INNER SPACE AND OUTER FORM: Reflections on Vaastu workshop

The Vaastu Tutorial was conducted in April 2019 over 3 days with 5 participants. The whole intention behind the workshop was to train the participants to take my work and teaching all over the country.

This was not something that I had particularly thought of, rather something that evolved from the participants who got in touch with me. The most interesting thing was that all of them were female, out of which two of the participants, Gabriela and Daniela, were from Moldova, a small country between Romania and Ukraine.

Gabriela came to know about me through my talk in YouTube, and her efforts to get in touch with me and come all the way from Moldova along with her friend Daniela to learn Vaastu from me was really overwhelming. This show of faith from these two women propelled me to organise a tutorial of sorts, open for all who were interested in delving into the ancient Indian tradition of Vaastu Shastra.

In regards to teaching this tradition, there are two types of courses:

  1. Simple course, not for technical people
  2. Another is for architects and designers which is called advanced module.

The challenge in each of these modules is to render the teaching appropriate to the group profile. So far, I have been in the habit of keeping some bullet points as guideline and extemporising on these points for each group. As a result, there is actually no manual to help the teacher in replicating the module in changing contexts.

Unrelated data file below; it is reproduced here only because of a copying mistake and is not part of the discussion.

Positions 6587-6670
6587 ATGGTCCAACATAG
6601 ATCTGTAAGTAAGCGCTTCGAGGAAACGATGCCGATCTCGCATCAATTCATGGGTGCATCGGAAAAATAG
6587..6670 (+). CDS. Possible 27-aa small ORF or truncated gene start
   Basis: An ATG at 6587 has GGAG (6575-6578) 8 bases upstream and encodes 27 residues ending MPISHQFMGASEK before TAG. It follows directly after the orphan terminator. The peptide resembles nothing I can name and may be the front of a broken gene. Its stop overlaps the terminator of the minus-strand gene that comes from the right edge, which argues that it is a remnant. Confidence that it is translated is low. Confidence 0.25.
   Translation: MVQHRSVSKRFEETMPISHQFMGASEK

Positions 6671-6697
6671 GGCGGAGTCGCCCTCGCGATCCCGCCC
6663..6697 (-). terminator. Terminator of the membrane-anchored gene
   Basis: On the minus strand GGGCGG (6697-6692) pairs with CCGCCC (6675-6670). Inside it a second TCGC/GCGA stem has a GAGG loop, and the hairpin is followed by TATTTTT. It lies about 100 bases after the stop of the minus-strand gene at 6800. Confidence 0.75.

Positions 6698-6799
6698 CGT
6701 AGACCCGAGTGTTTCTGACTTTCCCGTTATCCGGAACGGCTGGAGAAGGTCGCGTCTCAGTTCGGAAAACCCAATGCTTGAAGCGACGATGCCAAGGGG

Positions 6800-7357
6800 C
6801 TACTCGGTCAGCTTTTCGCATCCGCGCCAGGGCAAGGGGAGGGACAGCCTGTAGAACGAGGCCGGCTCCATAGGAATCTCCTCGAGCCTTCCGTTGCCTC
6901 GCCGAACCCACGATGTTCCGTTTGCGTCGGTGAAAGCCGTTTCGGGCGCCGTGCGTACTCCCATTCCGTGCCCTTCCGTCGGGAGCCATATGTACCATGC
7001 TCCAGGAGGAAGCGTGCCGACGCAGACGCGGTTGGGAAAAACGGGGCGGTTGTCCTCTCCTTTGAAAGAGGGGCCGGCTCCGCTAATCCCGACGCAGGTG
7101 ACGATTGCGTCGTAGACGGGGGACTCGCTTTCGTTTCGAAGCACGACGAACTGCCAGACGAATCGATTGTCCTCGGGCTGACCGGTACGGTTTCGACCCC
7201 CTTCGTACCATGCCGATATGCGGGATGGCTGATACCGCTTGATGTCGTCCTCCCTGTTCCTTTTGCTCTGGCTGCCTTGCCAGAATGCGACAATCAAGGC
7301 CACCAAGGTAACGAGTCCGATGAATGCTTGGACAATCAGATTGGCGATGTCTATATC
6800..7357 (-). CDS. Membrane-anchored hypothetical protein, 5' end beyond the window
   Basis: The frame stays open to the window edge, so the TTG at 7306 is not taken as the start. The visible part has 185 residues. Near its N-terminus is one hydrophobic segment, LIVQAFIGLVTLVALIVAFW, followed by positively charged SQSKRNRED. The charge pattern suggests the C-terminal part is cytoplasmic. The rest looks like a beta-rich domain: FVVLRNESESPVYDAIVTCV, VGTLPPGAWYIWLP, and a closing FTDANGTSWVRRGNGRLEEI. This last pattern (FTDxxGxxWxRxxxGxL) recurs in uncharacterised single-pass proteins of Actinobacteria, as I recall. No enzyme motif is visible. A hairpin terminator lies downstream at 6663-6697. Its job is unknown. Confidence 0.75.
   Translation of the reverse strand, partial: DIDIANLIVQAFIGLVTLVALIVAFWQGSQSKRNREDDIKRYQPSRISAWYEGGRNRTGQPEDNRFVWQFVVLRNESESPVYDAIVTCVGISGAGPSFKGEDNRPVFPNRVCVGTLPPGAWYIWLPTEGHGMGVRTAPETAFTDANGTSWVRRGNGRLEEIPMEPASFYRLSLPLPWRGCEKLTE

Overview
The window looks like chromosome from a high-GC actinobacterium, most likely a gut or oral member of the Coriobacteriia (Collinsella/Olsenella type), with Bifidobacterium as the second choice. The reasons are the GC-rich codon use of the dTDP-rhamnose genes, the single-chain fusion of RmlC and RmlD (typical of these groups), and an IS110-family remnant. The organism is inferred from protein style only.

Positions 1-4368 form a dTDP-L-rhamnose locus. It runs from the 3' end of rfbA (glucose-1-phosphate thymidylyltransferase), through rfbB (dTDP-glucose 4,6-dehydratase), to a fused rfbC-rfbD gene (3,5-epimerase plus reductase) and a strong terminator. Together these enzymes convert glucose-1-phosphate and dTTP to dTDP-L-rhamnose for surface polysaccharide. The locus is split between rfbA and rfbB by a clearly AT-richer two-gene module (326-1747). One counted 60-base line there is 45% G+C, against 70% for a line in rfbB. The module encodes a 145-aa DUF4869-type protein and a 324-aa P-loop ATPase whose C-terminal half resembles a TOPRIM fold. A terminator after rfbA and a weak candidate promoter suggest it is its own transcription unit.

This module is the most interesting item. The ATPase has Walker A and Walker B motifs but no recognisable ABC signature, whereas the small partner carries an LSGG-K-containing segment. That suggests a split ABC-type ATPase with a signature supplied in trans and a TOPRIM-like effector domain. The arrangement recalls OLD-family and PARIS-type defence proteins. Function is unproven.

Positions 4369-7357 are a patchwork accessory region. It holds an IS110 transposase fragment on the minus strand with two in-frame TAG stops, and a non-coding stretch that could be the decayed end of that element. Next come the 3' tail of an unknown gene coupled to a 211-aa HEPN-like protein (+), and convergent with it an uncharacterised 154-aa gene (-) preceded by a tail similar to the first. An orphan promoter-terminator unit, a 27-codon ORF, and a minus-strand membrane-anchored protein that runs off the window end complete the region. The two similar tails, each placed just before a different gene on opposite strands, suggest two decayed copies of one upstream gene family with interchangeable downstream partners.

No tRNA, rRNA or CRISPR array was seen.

When I conducted the last tutorial in January, I decided to get the entire teaching audio recorded. The idea was to prepare a work book, something like the PURE (Personal unfolding and role effectiveness) manual that we had developed some years ago. The PURE manual dealt with the application of yoga principles and simple behavioural exercises in an organisational context. With Sarina’s help in transcribing the audio tapes, the result is a series of modules called  ‘Inner Space and Outer Form’ (Vaastu Tutorial level 1 & level 2).

The idea is to make both these levels into simple read/work/self-assess/review work books. The possibility is now immense to make this available for a learning process that will be partly based on reading of the text and going through exercises to comprehend the information. The dream is to be able to take this forward to colleges and architects’ offices, so that this amazing tradition continues to be studied and experienced instead of being lost to the annals of history.

Two of the participants wrote in to give me their feedback, and I would like to share them with you all, in the hopes that it may spark a flame of curiosity or recognition within yourselves.

Anisha Ranjit

“The house, or any space, is like the body; if the alignment is right the breath/ prana flows effortlessly.”

The Vaastu workshop with Sashi was quite mind-blowing for me. I never believed in Vaastu; all I kept hearing from various people was the benefits of an east facing house, while I live in a south facing house. In general, the house I live in is convenient except that it’s very dull and dark in the central space, and it’s in dire need of maintenance.